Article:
$1,200 and $1,400 per week just for diesel. Most of the trucks get a whopping 3 to 4 miles per gallon; except for the new 2009 with 4.4 miles per gallon.
“I just have the greatest people working for me,” Dan Giles said of his employees. “We are carrying on a family tradition and service is everything.”
In 1990, Giles Rubbish began offering its recycling service. Giles bought a box truck and set up bins for each recycled item. Customers were given a recycling bin for newspaper, #2 plastics, American corrugated cardboard, magazines, and glass. Bins for the recycling items were built-in the truck and hand sorted by drivers. Customers were charged a refundable $10 deposit for their bin. All recycling was brought to the Boothbay Region Refuse Disposal District.
“I thought 80 percent of our customers would commit to recycling. We sent a letter to our customers asking them to commit to six months of recycling in advance and about 900 of them did,” Giles said.
“That year the refuse district made recycling mandatory and we were just trying to provide the best service we could. There is a misconception out there that we make money on recycling; we don't. We haul for the customers and give it to the transfer station.”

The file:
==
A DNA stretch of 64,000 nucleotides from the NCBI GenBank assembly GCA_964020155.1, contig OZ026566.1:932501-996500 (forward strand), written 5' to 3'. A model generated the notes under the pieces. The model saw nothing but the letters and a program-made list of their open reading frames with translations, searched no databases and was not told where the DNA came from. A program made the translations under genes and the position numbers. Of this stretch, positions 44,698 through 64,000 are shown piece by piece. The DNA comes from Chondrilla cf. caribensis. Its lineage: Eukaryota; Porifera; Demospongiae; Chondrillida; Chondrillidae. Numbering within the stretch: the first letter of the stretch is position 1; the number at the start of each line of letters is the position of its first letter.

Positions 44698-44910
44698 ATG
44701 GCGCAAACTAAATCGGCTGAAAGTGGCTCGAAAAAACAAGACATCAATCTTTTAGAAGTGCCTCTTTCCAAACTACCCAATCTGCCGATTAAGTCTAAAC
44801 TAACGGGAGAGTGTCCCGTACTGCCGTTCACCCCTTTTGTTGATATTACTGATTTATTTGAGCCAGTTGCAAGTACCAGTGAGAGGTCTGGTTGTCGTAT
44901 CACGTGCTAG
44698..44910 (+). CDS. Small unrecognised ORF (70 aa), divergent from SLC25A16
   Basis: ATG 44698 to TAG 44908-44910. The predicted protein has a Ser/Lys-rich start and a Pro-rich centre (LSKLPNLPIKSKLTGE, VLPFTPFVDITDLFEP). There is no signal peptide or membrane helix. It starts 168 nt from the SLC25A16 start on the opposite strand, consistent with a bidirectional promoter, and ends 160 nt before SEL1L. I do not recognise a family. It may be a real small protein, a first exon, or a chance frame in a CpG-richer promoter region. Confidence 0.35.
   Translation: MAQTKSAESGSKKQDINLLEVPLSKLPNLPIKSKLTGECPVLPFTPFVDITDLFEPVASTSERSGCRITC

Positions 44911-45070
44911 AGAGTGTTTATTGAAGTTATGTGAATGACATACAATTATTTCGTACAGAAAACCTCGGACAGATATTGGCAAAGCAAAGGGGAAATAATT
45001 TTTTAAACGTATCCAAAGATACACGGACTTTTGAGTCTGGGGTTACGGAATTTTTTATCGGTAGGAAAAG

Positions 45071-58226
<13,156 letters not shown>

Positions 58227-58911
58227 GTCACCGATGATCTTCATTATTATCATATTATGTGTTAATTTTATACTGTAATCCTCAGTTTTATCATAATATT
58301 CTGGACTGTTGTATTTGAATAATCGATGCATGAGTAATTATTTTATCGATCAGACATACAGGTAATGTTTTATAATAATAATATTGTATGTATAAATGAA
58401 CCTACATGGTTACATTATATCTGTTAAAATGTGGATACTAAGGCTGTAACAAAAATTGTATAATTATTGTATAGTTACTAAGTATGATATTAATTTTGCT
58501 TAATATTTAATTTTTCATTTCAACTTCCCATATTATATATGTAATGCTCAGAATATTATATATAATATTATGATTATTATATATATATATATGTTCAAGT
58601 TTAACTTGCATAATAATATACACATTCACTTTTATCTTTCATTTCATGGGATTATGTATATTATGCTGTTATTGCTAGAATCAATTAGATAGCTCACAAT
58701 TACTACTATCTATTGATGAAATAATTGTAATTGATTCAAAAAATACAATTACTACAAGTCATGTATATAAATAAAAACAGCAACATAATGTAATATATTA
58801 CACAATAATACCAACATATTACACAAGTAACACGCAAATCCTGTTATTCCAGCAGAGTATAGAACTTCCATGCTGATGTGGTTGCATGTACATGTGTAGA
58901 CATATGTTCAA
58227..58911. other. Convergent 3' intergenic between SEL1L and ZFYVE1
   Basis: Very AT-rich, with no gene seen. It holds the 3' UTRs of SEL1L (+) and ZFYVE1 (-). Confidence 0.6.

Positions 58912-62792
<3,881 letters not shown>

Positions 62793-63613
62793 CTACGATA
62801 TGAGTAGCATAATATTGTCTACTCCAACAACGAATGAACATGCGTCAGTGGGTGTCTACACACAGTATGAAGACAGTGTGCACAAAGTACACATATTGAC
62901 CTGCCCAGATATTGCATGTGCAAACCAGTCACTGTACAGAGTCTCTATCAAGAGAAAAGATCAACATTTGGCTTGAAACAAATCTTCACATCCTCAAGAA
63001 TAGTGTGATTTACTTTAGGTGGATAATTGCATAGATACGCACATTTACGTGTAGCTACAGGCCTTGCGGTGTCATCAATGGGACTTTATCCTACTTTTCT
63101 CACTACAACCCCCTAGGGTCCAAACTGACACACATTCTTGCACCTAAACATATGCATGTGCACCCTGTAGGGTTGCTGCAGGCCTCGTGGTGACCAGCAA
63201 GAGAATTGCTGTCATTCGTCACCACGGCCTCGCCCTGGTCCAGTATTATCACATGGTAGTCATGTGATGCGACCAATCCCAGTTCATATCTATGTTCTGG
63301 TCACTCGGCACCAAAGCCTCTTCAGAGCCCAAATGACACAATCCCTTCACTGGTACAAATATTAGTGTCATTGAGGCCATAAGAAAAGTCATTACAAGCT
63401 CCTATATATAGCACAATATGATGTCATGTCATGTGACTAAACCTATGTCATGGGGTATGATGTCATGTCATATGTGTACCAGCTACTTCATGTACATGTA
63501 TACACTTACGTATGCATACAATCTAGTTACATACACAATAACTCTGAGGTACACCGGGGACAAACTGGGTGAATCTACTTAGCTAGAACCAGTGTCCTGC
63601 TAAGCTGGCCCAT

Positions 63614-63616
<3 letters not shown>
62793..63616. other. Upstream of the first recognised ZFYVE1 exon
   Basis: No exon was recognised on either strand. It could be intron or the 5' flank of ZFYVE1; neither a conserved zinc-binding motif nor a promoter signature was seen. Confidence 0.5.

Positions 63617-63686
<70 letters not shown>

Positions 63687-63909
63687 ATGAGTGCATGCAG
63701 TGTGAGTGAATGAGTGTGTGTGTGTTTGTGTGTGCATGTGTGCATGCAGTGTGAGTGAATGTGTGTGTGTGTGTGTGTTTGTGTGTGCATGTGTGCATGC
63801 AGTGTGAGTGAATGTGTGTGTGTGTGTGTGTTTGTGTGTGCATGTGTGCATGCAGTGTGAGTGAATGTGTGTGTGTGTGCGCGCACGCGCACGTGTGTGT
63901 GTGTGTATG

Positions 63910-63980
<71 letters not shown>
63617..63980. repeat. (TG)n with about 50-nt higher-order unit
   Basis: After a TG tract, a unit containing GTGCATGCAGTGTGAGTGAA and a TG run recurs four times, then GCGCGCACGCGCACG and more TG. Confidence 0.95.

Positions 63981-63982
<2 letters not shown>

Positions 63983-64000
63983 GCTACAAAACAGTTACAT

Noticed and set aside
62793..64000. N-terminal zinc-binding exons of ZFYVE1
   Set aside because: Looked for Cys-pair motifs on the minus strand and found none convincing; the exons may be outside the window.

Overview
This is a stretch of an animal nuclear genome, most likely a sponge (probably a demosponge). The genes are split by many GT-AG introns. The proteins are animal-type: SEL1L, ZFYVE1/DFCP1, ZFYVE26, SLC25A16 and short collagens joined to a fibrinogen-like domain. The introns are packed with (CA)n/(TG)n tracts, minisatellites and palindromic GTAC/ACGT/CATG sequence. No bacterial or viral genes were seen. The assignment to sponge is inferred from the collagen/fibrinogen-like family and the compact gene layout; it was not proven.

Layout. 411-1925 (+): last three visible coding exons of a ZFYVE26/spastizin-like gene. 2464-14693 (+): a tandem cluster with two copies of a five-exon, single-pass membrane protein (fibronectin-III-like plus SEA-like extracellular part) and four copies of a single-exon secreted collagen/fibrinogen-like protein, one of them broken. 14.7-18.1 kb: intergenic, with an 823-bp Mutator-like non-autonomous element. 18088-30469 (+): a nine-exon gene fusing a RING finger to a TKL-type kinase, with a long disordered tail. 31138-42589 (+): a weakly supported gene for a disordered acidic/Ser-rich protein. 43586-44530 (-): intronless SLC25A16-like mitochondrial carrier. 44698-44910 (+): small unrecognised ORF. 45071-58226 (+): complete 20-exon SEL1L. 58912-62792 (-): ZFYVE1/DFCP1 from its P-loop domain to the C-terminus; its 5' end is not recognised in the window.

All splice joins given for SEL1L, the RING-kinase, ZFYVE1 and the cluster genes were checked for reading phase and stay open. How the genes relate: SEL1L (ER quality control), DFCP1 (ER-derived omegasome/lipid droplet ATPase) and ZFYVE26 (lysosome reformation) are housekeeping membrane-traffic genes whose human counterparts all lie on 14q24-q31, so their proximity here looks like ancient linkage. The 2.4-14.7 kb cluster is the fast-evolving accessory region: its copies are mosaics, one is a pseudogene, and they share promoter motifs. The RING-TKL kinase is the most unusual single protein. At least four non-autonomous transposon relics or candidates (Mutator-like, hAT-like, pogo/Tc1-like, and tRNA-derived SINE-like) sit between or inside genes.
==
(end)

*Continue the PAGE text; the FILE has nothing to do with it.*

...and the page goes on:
Giles said the trust customers have in his employees is testimony to the relationship that exists between both parties. Sometimes customers may not be able to get their bins out to the road due to illness or simply old age; no worries, Giles' drivers will pick up the bins and trash bags in their basement, barn or garage.
“I always tell my guys I have three requirements: be honest; be on time; and be gentle with the equipment,” Giles said.
Giles shared some fan mail. The following was written by Lorraine R. Eberhardt: “Mr. Giles, You have been our trash man ever since we came here and (I) couldn't ask for better. Besides, where could you get another Kevin? You probably didn't even know but when my husband died and I was not at all well, I had no idea how I could take my can to the road. I called your wife (Phyllis) and she said I could leave it in the barn and Kevin would get it there. I think she represents a very fine group of people.”